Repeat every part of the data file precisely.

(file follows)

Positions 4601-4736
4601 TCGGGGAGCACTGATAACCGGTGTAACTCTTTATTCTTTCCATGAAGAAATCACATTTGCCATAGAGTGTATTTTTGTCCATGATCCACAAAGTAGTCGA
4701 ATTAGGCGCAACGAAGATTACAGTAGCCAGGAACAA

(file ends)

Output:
Positions 4601-4736
4601 TCGGGGAGCACTGATAACCGGTGTAACTCTTTATTCTTTCCATGAAGAAATCACATTTGCCATAGAGTGTATTTTTGTCCATGATCCACAAAGTAGTCGA
4701 ATTAGGCGCAACGAAGATTACAGTAGCCAGGAACAA